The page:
Jack Layton had deep roots in Toronto-Danforth, the riding that he represented in Parliament. Now an oak tree planted in his honour will symbolize the continuation of Jack’s legacy as it grows, as the community will continue to grow.
September 17, 2013
TORONTO-DANFORTH – Former NDP leader Jack Layton was celebrated over the weekend when people gathered for a plaque unveiling at Withrow Park.
On Saturday, September 14, the Toronto Danforth NDP Riding Association unveiled a plaque next to an oak tree planted in memory of Layton. Elected officials, including Craig Scott MP, Peter Tabuns MPP and City Councillors Paula Fletcher and Mary Fragedakis, along with Mr. Layton’s widow, Olivia Chow, were all present for the unveiling.
Layton’s widow said she was honoured to attend the afternoon ceremony where she spoke to a crowd of supporters.
“An oak tree is strong, it’s sturdy and I heard it changes colour from green to orange,” Chow said. “An oak tree is such a perfect memorial – with deep roots and spreading branches – and with acorns that mean future growth.”
“I know that many (people) were inspired by Jack’s message of hope and optimism and love,” Chow said. “I certainly feel the love here today.”
Chow, who said she misses her late husband’s charismatic smile most, said Layton was particularly fond of the Logan Street park.
“Jack loved this park because it is such a wonderful meeting place for the community,” said Chow. “He loved cycling through here and coming to barbecue here.”
Toronto-Danforth MP Craig Scott also spoke about the similarities a strong oak and Mr. Layton share.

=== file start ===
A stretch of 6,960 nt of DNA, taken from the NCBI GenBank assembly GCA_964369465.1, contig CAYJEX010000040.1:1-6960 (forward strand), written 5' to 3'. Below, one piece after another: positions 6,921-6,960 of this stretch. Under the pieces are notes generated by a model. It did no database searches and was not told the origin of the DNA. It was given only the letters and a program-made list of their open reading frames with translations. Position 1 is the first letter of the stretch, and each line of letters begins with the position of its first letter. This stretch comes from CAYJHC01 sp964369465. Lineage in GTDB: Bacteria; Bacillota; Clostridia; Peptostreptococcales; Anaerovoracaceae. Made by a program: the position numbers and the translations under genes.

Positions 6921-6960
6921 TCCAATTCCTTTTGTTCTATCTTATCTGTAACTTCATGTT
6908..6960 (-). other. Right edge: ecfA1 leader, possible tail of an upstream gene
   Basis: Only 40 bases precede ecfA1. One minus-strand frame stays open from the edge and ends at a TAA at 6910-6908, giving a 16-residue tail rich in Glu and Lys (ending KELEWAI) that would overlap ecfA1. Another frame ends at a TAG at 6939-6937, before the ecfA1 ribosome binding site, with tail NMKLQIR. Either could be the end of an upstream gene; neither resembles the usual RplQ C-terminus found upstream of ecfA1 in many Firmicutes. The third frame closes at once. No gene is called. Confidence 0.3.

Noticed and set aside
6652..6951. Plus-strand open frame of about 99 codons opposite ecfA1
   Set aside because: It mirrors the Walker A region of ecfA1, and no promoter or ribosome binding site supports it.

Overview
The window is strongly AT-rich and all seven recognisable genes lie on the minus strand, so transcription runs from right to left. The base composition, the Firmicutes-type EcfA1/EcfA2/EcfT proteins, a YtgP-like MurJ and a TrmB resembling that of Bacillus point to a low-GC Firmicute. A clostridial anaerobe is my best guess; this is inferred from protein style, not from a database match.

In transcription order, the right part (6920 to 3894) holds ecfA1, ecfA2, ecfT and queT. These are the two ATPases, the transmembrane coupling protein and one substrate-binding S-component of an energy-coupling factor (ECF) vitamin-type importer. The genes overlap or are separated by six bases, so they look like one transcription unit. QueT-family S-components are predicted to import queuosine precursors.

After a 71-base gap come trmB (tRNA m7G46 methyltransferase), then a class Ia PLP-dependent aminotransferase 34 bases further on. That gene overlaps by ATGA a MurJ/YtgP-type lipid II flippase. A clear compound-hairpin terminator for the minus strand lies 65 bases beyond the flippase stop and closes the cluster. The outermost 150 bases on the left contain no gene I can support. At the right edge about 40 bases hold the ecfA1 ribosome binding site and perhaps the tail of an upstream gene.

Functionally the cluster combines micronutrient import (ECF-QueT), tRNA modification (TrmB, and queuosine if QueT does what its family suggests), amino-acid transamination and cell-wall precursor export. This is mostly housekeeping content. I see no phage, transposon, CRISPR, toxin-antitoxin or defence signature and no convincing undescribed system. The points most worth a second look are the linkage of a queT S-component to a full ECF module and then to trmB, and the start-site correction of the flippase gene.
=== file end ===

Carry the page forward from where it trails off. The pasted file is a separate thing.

“Jack was a team builder and he left behind a team, so he lives on,” Scott said. “He had very deep roots in this community, but a young tree with newly planted roots is a tree that represents the continuation of Jack’s legacy as it grows, the community will continue to grow and he will be a part of it.”
“It’s very important to realize that Jack was very committed to the community, not just within Toronto, but within the country,” said one of the organizers, Mary Anne Beamish. “He was very active within this community and we were so lucky to have a representative like him, both as a city councillor and later when he went to Ottawa.”
While Layton’s memory is held in high esteem amongst his colleagues, it is equally regarded by the many Torontonians he served.
“I came out in memory of Jack Layton, who was our city councillor when we moved into the neighborhood and from there our federal representative and of course, the leader of the (NDP),” said Ron McKay. “I came to celebrate the memory of all the things he stood for, that I also hold dear myself, the values of inclusiveness and community, so I just wanted to come down and honour him.”
Area resident Paul Gauthier met Layton three decades ago and later joined his campaign.
“I met Jack around 1986. I was one of the organizers from a bowl-a-thon and we had mailed all the city councillors and MPPs. Jack showed up to bowl and support us,” said Gauthier “We both had the same oncologist when I was working for his campaign. I had to go back for treatment and the first thing I knew was I got a get-well card from Jack and Olivia. It brought tears to my eyes.
“He’s just a fantastic person and I want to keep his memory alive.”
Source: InsideToronto article